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Between dream and disaster: Asylum-seeking children and transitions to 'home'

Författare och institution:
Marita Eastmond (Institutionen för globala studier, socialantropologi)
Publicerad i:
Presented at Nordic Imer Symposium, Stockholm 27-28 November,
Konferensbidrag, övrigt
Sammanfattning (abstract):
The paper addresses the imaginings of ‘home’ and return of children and their parents in asylum-seeking families, in view of the two (legal) options open them: Either permanent residence in Swedem or return to the country of origin. The hope that many children, as well as their parents, nurture of being able to remain in Sweden, not least given the vast material investments already made, reinforces the dream of Sweden as ‘home’. The deeply felt hope of remaining expressed by some children also seemed to guide their behaviour: Striving to be ‘good’ and successful at school, learning the language, and supporting their parents in assisting the family to make a favourable impression on the authorities, they hoped to influence the asylum decision. Sweden as the hoped-for home is contrasted with the children’s perceptions and negative memories of the ‘home’ left behind. The violence some of the children had suffered before fleeing turned the idea of being deported there into an imagined scenario of disaster. A few of those children responded with attacks of despair, anxiety and sleeplessness as the family received their first rejection on their asylum application. Children’s struggles to ensure a ‘safe place’ – to be good at school, learn the language, support their parents, etc must be compared to the relatively little weight they carry in the asylum determination process. The analysis is based less on sedentarist notions of ‘home’ as a particular place (or a nation-state), or even a given set of social relations, but is seen in more dynamic terms. The strivings of asylum-seeking children in this study resemble the “search for ‘cool ground’” of Mursi refugees in Allen and Turton’s study (1996) : That is, a relatively safe place that would have something to offer in terms of the future. ‘Home’ in this sense challenge more passive notions of home as connected to ‘roots’ and relations of the past; rather, it represents “a sense of possibility” (Hage 1997) which, in its forward-looking quality, provides room for dreaming and imagining. The paper discusses the need for research and other systematic information on children and their families after they have been deported from Sweden.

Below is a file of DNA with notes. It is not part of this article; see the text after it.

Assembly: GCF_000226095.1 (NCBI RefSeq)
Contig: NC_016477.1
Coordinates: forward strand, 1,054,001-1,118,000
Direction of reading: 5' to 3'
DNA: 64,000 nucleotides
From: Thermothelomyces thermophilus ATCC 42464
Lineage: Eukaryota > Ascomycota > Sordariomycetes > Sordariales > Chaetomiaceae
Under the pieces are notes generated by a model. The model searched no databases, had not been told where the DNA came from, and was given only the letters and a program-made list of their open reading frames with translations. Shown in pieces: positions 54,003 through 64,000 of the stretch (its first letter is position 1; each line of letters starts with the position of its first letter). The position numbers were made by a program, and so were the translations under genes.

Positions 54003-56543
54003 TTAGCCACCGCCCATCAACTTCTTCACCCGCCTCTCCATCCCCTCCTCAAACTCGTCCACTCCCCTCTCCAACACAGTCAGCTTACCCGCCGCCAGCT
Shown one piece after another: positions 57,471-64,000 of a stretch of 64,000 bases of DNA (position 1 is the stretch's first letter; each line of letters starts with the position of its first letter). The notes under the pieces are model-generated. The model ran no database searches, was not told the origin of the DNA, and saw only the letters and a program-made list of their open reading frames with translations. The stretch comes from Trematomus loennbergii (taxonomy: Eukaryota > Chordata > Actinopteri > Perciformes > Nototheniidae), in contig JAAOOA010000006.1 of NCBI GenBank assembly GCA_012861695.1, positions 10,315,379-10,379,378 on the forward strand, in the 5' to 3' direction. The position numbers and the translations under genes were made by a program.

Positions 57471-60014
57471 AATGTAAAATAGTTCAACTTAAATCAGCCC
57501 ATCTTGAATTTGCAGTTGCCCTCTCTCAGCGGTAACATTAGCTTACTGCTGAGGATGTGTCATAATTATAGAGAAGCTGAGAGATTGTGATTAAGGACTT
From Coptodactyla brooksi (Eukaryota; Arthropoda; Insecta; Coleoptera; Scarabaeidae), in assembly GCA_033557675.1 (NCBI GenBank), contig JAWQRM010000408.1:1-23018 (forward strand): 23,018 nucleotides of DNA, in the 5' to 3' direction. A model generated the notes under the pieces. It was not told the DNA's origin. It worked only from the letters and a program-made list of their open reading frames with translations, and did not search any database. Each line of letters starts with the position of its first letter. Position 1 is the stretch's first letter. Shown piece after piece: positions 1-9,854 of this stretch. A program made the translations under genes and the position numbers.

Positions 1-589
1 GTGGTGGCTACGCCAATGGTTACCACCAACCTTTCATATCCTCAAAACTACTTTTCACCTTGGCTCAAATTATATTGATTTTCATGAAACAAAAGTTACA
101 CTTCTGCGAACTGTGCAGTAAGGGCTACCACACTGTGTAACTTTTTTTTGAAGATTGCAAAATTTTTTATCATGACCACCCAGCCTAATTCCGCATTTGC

Ämne (baseras på Högskoleverkets indelning av forskningsämnen):
Sociologi ->
Ytterligare information:
Nordic IMER conference "Childhood and Migration: Children, families, and transnational relations" Stockholm, 2009
Postens nummer:
Posten skapad:
2010-01-25 10:41
Posten ändrad:
2014-10-30 10:56

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